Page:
Cyclo-cross puts a different spin on biking
US champ Powers dazzles at Gloucester Gran Prix
When Jeremy Powers used to drive the ice cream truck along the beach, he drove slowly and the children always heard the catchy jingle before they saw him.
Now, as the reigning USA Cycling Cyclo-cross national champion, he leaves just about everybody in the dust.
On a recent spectacular fall day, he has just won the elite men’s division of the Gloucester Gran Prix for a record sixth time in a row. After a polite sip of a celebratory mug of beer from a local sponsor, he is escorted to a private area by a US Anti-Doping Agency officer to provide a urine sample.
Friends tell him to think of Niagara Falls, but he returns a few minutes later with the vial only half-full. He drank no water during the race.
“This is all I’ve got, and it’s not enough for a sample,” he says sheepishly.
He grabs a bottle of water, takes a gulp, and waits for nature’s call. Meanwhile, he tries to explain the phenomenon of cyclo-cross.
Called the “steeplechase of cycling,” cyclo-cross is a mixture of road racing and mountain biking on an obstacle course. It has been very popular in Europe for more than a century and is an up-and-coming sport in the United States. Nationally, cyclo-cross participation has almost tripled in the last eight years, according to USA Cycling.
In 1999, when local rider Paul Boudreau staged the first Gloucester event, there were just 125 cyclists in a one-day meet. Now it is a two-day international event with a city-imposed 1,000-rider limit and even more spectators, a beer garden, and races for ages 5 and up.
“Cyclo-cross is cool,” says Powers. “It’s awesome no matter what the weather. It’s a great sport to watch and take the kids.”
On this picture-perfect day, no one disagreed.
Stage Fort Park in Gloucester offers stunning views of the Atlantic Ocean. There are sandy dirt roads, some gravel and grass surfaces with exposed roots and rocks. In some stretches, riders dismount and lug their 15-pound modified road bikes up steps or leapfrog hurdles. The pros make the transition seamlessly, but the pounding of the bike seat looks painful.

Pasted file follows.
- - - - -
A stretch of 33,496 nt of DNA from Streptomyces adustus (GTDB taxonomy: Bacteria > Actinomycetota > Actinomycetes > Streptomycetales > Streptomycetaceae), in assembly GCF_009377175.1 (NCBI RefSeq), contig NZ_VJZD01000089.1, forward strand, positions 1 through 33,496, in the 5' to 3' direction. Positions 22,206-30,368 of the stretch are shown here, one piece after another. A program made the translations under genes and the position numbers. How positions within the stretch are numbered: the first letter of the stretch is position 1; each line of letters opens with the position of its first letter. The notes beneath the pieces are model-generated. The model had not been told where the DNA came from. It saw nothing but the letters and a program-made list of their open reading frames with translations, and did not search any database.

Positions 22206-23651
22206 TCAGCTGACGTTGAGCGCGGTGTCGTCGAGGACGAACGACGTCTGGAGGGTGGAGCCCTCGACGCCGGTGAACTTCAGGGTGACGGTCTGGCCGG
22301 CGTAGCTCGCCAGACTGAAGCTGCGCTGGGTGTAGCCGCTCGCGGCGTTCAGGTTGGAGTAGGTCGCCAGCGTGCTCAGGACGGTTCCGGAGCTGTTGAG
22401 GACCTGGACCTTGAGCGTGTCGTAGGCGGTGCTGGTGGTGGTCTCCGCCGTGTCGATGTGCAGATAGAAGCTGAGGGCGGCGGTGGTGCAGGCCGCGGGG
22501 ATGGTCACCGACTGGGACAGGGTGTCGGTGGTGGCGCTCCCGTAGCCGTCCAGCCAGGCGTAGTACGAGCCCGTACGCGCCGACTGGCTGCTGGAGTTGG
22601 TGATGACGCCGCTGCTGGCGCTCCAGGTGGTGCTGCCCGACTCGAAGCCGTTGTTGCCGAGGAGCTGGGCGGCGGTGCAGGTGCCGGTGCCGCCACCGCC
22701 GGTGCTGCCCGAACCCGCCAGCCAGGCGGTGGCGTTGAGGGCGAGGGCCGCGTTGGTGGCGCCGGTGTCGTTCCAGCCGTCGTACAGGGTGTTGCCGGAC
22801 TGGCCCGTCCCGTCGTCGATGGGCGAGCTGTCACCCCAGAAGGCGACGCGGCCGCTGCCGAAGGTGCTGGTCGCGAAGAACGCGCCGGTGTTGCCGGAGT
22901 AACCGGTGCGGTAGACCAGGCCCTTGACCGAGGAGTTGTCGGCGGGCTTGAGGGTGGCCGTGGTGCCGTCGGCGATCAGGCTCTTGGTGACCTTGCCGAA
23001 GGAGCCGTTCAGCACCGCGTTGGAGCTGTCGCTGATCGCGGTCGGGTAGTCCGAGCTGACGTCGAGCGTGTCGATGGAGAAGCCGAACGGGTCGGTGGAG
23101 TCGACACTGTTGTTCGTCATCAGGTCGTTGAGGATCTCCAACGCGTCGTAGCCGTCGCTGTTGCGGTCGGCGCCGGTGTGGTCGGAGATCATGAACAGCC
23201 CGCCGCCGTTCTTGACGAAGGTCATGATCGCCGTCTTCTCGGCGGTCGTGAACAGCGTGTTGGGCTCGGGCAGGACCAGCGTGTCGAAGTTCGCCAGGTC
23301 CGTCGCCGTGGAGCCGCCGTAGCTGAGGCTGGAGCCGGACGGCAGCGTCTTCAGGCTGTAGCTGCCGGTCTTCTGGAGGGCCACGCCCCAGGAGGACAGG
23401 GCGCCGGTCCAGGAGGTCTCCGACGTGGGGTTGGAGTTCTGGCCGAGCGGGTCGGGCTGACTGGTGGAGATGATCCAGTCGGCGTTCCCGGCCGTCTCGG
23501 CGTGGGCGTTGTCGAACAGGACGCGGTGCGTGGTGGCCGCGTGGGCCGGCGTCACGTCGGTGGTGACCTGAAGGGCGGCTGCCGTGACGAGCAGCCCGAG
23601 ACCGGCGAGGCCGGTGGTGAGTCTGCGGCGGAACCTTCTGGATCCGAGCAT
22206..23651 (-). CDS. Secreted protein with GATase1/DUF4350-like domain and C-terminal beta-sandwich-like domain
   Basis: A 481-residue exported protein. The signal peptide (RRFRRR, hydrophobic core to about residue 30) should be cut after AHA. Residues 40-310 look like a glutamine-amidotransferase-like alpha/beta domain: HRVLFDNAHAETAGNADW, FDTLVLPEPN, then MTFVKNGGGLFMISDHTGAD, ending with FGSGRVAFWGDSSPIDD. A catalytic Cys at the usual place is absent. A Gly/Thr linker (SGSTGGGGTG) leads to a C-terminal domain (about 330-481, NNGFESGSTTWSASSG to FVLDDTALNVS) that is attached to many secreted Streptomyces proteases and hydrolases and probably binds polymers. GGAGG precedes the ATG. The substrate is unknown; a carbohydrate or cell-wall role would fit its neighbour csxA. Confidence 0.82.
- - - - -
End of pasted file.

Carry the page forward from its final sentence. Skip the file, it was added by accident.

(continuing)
“You just get accustomed to that — it’s second nature,” says Powers. “You hit the inside of your hamstring. We’re not actually hitting our groin.”
Talk about the road less traveled: Powers’s path is unique. He grew up in Connecticut, and his mother still has pictures of him ripping up the lawn as a daredevil kid on his bicycle. Later he worked in the family ice cream business, getting up at 5 a.m. to stock the trucks and working 15-hour days.
After attending Westfield State, where he studied criminal justice, he decided it would be a crime not to do what he really loved.
At age 21, he sold his ice cream truck and moved to Belgium, where cycling is the national sport. Sometimes there were nearly 100,000 fans at the televised races.
“It’s bigger than the Super Bowl here,” says Powers. “It’s like Jets-Patriots every race. I ingrained myself in that culture and really studied my sport.”
It was a real eye-opener.
“People at the starting lines smoking cigars and gambling, it’s just a whole different world,” he says. “All the riders wearing menthol eucalyptus, stuff on their legs, an array of hot creams, shaved legs, foreign languages, and mud everywhere.”
Powers struggled but eventually thrived. Today, he makes a six-figure salary, mostly on sponsorships.
This year for the first time, the cyclo-cross World Cup was held in the United States. Powers finished an impressive sixth in Las Vegas, the highest a North American male has ever finished.
Racing as an American around the world has its challenges. Near his Easthampton home, he sees a lot of porcupines while training, but in France, he hears a lot of barbs.
“Sometimes they’ll call me ‘Lance,’ ” he says. “If someone goes over there and does what Lance [Armstrong] did — kind of skanks up their race — I hear about it. But I’m not Lance. “
The rowdy crowds at Gloucester treated Powers and fellow American Katie Compton, who won a World Cup last year in the Netherlands, like rock stars.
“We’ve got fans,” says Powers.
Steven Thompson, a racer from Dallas, is one of them.
“The strongest survive, the best attitude wins every time,” says Thompson, “and that’s why Jeremy Powers is a great competitor and drives this industry right here. He’s got a great attitude and everybody loves him.”
Powers calls each race “a chess match.”
“It’s just the spirit of competition,” he says. But once the race begins, he shifts gears from nice guy to ruthless in a heartbeat.
“To be a great cyclo-cross rider, you’ve got to have a lot of kill,” he says. “Am I a nice guy? Well, I just sliced 85 guys’ throats, right? And I don’t mean that in a bad way, but that’s what I did.”